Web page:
As long as the Lightning keep chasing the possibility of making the playoffs, they are caught in limbo when it comes to the trading deadline. Steve Yzerman is living in a world where he is both a buyer and a seller at the same time — he is Schroedinger’s GM, if you will. The playoff thread they are clinging to is frayed, and if it should snap over the next couple of weeks, then Yzerman’s muddy waters should clear up rather quickly.
There have been a lot of names thrown out as to who Yzerman should trade, but he has to deal in a world where he’s limited by whom he can trade. Not only does he have to deal with no-trade and no-movement clauses, he also has to find another team that is willing to take the player he is offering, and willing to send back an asset that Yzerman values.
Other teams have video, and they can see that Jason Garrison has lost more than one step on the ice. While he might have some value, how much of his $4.6 million cap hit will the Lightning have to eat in order to move him? Will Garrison want to move, or will he invoke his NTC? Will Yzerman be happy with a fifth-round pick in return? Finding the answers to these questions is why he probably orders Tums by the case.
The trick to getting valuable assets back is to have a player that has the other team’s GMs calling Tampa, not the other way around. So who on the roster would compel another GM to call Yzerman that didn’t result in the Tampa Bay GM laughing and hanging up the phone?
Brian Boyle is one. An unrestricted free agent after the season, he would bring the intangibles that old-school GM’s like: leadership, experience, and some qualities that actually help a team win games: depth scoring, positive possession stats, and the ability to win a faceoff. There are already rumors that a team might be willing to part with a first-round pick to acquire his services. If a team offered that, Yzerman should be personally driving Boyle to the airport.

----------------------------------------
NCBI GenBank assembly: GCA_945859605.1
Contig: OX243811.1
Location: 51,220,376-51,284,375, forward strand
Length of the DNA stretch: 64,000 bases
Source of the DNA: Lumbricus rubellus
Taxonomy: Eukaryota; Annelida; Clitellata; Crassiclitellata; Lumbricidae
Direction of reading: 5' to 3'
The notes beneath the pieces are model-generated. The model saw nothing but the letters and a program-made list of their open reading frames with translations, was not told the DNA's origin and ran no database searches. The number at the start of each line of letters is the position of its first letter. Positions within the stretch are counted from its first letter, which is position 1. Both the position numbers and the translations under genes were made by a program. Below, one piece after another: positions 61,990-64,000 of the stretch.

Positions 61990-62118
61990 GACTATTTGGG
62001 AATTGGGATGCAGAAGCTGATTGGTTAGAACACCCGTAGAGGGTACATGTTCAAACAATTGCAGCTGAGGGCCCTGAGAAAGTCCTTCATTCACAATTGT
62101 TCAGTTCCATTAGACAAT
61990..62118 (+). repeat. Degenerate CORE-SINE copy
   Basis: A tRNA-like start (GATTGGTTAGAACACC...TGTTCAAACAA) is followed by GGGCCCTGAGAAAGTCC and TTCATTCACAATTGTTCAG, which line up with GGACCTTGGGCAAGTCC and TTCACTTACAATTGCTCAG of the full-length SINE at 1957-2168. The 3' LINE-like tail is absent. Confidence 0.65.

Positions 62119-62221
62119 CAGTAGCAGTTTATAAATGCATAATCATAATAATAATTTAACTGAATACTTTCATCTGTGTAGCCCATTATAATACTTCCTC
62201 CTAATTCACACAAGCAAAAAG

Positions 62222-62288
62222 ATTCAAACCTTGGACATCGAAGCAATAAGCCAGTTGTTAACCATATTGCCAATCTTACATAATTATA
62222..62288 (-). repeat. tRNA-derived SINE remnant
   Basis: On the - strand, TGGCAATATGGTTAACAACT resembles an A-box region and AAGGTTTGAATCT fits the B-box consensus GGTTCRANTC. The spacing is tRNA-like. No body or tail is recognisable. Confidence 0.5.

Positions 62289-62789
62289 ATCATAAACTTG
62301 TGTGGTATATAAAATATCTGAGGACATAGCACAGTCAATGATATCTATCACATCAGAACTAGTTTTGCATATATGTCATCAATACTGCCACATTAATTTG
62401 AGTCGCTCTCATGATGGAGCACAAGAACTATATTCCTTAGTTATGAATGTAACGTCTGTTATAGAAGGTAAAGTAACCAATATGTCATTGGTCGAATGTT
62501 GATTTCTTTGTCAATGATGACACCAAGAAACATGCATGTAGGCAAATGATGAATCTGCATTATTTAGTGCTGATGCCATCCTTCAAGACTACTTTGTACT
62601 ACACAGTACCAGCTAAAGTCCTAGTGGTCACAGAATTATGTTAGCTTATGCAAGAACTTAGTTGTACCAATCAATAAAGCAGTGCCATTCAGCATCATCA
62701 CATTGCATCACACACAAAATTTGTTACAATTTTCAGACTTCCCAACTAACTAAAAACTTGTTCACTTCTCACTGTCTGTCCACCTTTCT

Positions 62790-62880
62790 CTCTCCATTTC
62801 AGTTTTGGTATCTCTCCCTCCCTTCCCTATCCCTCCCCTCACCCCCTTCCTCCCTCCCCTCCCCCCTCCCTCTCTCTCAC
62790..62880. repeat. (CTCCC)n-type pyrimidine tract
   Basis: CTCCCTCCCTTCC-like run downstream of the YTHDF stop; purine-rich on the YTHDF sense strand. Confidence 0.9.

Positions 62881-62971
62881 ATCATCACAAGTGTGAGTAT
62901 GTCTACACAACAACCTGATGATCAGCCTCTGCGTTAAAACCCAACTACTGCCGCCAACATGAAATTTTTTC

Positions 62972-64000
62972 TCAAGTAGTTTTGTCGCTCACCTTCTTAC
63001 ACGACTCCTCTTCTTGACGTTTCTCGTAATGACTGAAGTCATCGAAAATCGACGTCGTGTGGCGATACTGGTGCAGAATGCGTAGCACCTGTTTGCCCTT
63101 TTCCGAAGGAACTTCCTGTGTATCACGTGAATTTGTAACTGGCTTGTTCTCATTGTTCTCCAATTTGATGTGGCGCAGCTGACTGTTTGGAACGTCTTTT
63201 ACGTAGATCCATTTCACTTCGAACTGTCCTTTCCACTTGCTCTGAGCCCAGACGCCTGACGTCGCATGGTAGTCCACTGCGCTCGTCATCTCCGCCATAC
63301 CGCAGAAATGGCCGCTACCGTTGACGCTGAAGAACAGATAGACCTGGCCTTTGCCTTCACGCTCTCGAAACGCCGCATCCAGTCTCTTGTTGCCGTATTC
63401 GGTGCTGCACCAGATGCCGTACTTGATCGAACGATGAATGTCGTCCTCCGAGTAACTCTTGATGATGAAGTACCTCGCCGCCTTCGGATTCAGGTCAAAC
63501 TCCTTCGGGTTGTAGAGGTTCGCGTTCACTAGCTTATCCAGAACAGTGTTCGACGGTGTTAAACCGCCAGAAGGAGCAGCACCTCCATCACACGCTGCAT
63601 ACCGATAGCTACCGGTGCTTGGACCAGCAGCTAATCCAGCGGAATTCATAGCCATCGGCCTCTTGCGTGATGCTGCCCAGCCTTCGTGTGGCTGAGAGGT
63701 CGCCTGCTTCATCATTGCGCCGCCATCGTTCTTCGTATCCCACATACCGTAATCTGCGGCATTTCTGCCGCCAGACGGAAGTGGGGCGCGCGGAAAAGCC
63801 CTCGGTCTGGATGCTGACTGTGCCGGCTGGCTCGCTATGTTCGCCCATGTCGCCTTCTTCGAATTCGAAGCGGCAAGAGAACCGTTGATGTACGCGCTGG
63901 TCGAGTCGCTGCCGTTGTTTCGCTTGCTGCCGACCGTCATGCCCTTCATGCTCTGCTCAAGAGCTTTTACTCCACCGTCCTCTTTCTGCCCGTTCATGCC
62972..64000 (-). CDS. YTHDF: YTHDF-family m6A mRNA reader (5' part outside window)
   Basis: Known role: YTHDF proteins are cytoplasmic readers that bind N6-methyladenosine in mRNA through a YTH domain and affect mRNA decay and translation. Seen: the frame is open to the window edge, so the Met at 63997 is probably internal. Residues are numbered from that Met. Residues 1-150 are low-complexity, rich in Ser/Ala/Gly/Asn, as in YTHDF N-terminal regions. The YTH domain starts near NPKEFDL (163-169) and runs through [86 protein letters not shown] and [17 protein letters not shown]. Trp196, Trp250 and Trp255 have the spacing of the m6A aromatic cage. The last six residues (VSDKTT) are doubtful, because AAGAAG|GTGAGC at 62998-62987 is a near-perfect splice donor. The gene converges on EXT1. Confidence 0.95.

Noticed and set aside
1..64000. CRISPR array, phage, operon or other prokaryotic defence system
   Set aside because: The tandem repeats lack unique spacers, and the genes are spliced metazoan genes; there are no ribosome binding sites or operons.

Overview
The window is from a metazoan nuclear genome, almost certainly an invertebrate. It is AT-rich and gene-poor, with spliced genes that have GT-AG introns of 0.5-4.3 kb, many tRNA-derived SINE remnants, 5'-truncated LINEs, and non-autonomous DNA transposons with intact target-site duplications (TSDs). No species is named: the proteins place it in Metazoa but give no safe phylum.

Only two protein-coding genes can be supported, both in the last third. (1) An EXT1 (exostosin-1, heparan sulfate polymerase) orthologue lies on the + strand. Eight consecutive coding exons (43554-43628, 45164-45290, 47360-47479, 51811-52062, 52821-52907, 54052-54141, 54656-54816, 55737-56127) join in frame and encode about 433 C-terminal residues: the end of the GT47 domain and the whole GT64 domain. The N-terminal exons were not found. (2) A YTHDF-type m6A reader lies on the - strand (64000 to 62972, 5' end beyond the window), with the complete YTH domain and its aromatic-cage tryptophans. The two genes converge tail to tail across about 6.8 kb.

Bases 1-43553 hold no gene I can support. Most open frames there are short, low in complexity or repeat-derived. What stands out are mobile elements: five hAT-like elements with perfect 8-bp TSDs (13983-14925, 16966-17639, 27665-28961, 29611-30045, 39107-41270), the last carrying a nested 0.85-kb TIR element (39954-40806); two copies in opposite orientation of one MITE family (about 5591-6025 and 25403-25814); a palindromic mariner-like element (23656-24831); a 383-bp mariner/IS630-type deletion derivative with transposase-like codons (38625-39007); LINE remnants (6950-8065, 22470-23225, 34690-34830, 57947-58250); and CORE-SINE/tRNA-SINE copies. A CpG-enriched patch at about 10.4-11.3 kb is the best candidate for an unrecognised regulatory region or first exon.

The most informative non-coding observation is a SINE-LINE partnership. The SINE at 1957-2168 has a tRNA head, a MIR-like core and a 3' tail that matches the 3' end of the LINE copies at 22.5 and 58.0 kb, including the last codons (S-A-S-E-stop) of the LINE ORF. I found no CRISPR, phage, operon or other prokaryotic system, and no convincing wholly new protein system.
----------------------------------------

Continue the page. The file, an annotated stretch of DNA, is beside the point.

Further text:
Another name that might seem strange at first glance would be Anton Stralman. A team desperate for defensive help normally wouldn’t be offering up their second best defenseman, especially one that is under a reasonable contract for the next two seasons. Looking deeper, though, those reasons might be why Mr. Yzerman might be inclined to deal the Swedish native.
If Stralman was to enter the market, he would be by far the biggest name on the trading block. A 30-year-old, right-handed defender under contract for $4.5 million a year for two more seasons would bring a handsome return. Tampa would be dealing from a position of strength, with no need to retain salary or settle for a middling return. The starting price would be a first-round draft pick and a high-caliber young prospect, and let teams bid themselves up from there.
When every team in the league is searching high and low for a right-handed defensive player, why would the Lightning even consider trading one? Their defense is held together with duct tape, spit and Jake Dotchin as it is right now, so why would they consider making it worse? Frankly, because they can afford to. If this year is a write-off, wouldn’t it be better to start rebuilding the roster right away?